UFT targets Excessive Paperwork

October 1, 2016   

UFT President Michael Mulgrew

By Joe Loverde

New York, NY – The UFT is intent this year on enforcing a pair of key provisions from the 2014 contract: to reduce excessive paperwork and to make sure the Department of Education provides all educators in core subjects with appropriate curriculum.

That was the message from UFT President Michael Mulgrew when he met with chapter leaders at the annual citywide chapter leader meeting in Shanker Hall on Sept. 14 to discuss goals for the new school year.

“We are taking direct aim at resolving the paperwork and curriculum issues,” said UFT President Michael Mulgrew.

After going through a checklist of tasks the school-based union reps needed to review as the year got underway, Mulgrew told them the UFT is determined “to set a new tone in every building. We have to be sure that members are getting the respect and support they need to do their jobs.”

Mulgrew said the No. 1 complaint among members is “excessive paperwork, hands down,” yet only four official complaints made it to the central paperwork committee the union and the DOE set up when they negotiated paperwork standards and a procedure to enforce them in 2015. In response, he said, the union has set up a new online reporting form housed in the chapter leader section of its website so chapter leaders can get help combatting unnecessary or redundant paperwork assigned to teachers or any other Department of Education-employed UFT member.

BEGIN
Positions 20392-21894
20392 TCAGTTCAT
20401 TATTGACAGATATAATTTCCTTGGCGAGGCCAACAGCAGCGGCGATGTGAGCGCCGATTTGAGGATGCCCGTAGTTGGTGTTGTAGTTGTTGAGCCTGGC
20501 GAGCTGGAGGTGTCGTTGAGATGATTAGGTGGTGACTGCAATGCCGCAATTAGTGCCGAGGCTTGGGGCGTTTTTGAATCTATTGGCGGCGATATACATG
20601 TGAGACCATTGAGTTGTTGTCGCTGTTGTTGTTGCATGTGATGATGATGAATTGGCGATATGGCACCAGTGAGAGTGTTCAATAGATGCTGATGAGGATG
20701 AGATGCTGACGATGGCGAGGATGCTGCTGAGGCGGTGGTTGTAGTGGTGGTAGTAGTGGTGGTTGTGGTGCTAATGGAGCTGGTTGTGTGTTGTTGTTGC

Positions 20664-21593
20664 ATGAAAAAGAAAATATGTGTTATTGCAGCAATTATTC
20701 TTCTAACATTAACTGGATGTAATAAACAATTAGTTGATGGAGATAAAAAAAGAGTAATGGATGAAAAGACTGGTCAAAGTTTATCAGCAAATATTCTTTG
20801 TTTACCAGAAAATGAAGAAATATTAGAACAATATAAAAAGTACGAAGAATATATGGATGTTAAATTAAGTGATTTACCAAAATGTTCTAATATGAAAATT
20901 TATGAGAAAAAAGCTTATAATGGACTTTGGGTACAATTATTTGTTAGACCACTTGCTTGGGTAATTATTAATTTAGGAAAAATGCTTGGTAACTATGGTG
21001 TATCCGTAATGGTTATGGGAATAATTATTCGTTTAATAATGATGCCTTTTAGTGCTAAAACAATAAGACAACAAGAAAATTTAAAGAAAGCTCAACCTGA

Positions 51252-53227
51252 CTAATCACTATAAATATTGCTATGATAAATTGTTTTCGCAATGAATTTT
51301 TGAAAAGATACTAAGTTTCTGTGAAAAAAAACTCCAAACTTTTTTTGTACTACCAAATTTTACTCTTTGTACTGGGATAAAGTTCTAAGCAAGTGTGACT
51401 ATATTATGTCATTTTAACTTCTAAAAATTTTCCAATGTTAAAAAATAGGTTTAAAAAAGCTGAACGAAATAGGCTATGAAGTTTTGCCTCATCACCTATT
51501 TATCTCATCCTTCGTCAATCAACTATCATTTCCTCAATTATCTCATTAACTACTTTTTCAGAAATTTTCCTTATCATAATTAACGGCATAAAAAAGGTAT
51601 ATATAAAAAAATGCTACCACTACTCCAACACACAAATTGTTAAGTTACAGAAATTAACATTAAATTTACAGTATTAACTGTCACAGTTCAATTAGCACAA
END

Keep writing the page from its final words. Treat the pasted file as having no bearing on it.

The forms will allow the UFT to document the issues, “and we will leave every case open until it is resolved. This way, we can prove to the DOE when there is a problem.”

Mulgrew noted that Debra Poulos, the former UFT Brooklyn borough representative, has been named the union’s director of contract empowerment, with her initial focus exclusively on paperwork issues.

Mulgrew also reminded chapter leaders that schools are required to provide teachers with appropriate year-long or semester-long curriculum aligned with the state standards in all core subjects (math, social studies, English Language Arts, science and foreign languages).

“We know many principals are not providing it, even though the DOE has posted this curriculum online for schools,” he said.

To document the extent of the problem and to identify schools where principals have not provided teachers with the required curriculum, the union sent every chapter leader a short curriculum survey.

Curriculum is defined as a list of content and topics; scope and sequence; and a list of what students are expected both to know and be able to do after studying each topic. A pacing calendar, a scope and sequence or a unit plan alone does not constitute a curriculum.

“If you haven’t been given a curriculum, you need to file a grievance,” Mulgrew told the chapter leaders.

He also reminded members that being asked to write curriculum is another form of excessive paperwork. “These are things our members are not supposed to do,” he said. “And it takes time away from instruction.”

October 1, 2016

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